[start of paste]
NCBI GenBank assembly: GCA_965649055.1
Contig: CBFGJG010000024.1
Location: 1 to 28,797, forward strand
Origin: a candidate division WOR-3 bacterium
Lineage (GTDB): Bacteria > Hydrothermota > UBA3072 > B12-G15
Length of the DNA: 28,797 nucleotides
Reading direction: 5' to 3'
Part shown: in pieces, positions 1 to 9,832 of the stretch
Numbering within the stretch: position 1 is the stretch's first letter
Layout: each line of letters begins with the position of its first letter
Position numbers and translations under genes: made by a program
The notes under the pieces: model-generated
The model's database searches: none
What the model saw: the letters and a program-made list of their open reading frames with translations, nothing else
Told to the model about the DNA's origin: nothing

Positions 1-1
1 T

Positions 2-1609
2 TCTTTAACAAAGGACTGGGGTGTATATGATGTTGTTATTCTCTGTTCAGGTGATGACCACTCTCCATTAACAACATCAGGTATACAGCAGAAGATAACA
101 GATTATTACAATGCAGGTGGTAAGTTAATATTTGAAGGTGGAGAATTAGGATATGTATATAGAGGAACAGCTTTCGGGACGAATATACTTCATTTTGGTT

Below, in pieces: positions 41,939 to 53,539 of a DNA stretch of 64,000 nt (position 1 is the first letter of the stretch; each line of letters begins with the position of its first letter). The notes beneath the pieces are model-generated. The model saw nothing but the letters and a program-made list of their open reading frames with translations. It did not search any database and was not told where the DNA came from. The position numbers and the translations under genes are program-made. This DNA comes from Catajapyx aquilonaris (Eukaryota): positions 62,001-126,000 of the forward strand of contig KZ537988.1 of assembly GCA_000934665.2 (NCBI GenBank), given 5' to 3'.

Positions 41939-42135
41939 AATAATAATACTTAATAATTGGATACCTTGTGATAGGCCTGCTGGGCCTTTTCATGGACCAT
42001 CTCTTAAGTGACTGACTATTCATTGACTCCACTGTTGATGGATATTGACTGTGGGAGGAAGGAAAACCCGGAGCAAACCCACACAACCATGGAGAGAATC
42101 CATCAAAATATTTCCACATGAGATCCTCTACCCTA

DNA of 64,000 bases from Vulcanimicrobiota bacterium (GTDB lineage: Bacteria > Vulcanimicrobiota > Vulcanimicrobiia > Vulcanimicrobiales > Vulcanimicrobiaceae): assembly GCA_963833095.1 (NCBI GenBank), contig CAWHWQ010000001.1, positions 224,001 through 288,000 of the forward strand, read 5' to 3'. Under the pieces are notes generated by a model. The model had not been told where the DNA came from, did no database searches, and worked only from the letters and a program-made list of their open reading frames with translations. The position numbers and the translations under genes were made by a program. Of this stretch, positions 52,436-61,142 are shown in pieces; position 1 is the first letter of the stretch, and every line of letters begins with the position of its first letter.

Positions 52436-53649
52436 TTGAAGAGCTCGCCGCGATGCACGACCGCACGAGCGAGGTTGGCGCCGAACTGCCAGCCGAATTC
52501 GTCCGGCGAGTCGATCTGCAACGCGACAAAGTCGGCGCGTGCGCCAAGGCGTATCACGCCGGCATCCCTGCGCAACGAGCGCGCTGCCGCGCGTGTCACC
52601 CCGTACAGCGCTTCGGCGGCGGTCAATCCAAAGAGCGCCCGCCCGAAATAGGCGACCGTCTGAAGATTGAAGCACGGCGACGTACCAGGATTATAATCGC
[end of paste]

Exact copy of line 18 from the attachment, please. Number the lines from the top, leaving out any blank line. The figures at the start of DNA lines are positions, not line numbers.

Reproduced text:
Positions 2-1609